The ethics and values of vegans are our strength, and we literally gave up on our so-called “favourite” foods because it wasn’t worth eating them if something had to die miserably or kill the planet in order to fulfil a selfish pleasure. I have great admiration for vegans who did this when there was no alternative (eg. 10, 20, 30 years ago) but to completely change their diets overnight and not be able to still enjoy the flavours they had become accustomed to. Of course, even worse back then was the fact that you were surrounded by meat-eaters giving you grief about your choices.

I would like to ask a few questions to meat-eaters, such as:

  • Why do meat eaters make food that doesn’t look like a piece of flesh? aka. sausage, burgers, meatloaf, fish fingers, chicken nuggets, etc. If humans were “designed to eat meat” then why aren’t pieces of animal sold with fur, hooves, etc so we can dig our big carnivore incisors into it and eat if fresh off the bone? Why disguise it?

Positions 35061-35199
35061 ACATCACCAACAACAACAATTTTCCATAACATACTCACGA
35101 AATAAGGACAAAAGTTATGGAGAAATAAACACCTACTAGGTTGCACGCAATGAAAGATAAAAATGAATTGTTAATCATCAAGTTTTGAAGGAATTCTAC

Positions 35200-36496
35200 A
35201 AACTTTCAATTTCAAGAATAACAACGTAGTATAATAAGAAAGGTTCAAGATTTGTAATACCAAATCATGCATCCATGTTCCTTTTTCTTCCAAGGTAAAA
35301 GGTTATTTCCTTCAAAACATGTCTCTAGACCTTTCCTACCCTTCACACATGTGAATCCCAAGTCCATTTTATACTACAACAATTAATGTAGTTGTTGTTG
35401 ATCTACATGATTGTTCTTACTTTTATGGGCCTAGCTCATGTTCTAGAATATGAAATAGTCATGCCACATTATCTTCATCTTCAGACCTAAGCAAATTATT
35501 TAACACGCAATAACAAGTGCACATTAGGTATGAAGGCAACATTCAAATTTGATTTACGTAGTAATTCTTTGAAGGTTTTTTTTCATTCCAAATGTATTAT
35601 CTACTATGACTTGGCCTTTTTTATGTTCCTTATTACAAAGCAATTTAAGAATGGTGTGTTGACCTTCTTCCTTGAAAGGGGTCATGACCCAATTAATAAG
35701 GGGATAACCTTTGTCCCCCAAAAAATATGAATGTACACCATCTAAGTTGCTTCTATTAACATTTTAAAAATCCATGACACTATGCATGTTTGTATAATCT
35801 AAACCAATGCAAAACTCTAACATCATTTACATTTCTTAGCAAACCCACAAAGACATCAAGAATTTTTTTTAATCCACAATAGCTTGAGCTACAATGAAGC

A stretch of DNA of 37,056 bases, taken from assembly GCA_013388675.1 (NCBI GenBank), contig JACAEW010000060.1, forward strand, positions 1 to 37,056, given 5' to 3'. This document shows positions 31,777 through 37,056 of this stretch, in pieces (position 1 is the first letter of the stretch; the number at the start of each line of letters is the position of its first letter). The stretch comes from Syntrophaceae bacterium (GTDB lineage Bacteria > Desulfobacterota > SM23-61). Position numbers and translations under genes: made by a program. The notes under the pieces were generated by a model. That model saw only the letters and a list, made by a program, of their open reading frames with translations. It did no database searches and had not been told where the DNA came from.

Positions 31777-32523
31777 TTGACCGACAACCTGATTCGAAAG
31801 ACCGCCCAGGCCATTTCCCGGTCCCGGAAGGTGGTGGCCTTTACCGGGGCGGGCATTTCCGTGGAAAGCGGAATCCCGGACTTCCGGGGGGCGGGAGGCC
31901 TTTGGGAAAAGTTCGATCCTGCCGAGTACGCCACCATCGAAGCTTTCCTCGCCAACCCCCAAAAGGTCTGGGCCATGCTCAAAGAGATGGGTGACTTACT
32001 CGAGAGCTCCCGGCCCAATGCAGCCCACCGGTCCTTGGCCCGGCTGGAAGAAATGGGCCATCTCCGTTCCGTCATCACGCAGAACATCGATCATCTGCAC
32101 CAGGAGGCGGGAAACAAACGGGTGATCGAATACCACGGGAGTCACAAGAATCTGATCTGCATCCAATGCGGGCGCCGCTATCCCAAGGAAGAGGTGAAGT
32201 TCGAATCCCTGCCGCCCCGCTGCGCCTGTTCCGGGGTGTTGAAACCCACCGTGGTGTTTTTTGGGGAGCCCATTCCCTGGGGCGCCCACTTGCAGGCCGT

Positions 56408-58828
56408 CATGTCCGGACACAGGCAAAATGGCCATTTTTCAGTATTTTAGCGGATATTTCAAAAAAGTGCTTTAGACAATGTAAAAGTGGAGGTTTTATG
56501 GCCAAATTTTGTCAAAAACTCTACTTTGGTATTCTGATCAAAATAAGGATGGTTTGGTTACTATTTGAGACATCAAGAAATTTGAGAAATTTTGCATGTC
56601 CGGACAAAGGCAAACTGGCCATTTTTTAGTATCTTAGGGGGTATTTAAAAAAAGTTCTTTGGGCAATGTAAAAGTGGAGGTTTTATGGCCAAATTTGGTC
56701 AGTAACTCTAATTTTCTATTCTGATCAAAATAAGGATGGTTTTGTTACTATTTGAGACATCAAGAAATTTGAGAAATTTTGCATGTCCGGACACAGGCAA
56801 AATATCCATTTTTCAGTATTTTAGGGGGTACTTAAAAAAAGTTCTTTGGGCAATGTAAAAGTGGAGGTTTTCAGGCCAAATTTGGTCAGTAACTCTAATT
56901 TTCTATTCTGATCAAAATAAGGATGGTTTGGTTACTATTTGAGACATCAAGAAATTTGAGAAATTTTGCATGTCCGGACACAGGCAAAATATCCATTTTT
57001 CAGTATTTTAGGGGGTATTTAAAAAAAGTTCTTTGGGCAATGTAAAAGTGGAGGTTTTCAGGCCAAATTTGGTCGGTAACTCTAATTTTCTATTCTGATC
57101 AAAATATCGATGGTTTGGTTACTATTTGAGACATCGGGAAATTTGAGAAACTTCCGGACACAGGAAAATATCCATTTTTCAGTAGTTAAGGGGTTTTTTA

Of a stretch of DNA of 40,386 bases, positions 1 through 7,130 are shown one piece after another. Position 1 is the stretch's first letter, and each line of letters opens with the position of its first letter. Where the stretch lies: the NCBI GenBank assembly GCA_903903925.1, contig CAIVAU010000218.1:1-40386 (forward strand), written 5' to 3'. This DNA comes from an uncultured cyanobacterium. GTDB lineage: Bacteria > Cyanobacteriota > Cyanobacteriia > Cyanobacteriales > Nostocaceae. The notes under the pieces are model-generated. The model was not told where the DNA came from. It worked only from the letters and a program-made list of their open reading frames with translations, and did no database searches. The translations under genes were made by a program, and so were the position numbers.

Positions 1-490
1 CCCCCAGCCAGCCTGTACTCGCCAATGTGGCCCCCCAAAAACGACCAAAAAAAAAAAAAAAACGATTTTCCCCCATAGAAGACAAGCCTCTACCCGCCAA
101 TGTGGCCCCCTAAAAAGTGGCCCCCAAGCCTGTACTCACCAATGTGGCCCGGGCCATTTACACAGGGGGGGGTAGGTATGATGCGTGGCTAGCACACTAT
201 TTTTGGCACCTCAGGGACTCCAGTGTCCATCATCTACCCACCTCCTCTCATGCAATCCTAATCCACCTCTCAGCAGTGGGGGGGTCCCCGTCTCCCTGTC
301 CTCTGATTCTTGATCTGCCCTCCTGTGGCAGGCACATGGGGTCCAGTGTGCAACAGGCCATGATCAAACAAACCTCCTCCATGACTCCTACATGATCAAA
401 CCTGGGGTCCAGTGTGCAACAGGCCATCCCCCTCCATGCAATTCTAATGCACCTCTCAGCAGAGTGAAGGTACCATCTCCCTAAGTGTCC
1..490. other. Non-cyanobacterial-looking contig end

• Why do non-vegans kill animals in order to eat something that could be made with plants instead? Given that faux meats are now extremely similar in their characteristics to animal products, it literally makes no sense for people to eat something that tastes similar but where one requires a creature to die to satisfy one’s tastebuds.
  • Why do non-vegans make their food with vegan ingredients? Meat-eaters that give vegans grief are generally hypocrites as they will still eat bread made from grains, fries made from potatoes, lettuce and tomato on their hamburger, baked beans, vegetable-based soups, “meat and 3 veg”, etc etc. It’s not like they are eating meat with no other elements – maybe they should if they are self-professed carnivores. As one person said on Facebook: “Why not boil your… steak with blood or something… and season them with burned ashes”

The bottom line is: we don’t need meat and dairy. If you are a vegan reading this, then you are living, breathing proof that you are not currently dead because you are missing meat and dairy from your diet. For those meat-eaters who claim that it is their choice to eat meat, then I will say that your choice is a selfish one: the accumulated death, resource depletion and money tied up in health care due to your choice affects us all. It’s OUR PLANET TOO. Best yet, there are delicious alternatives so you don’t have much to give up!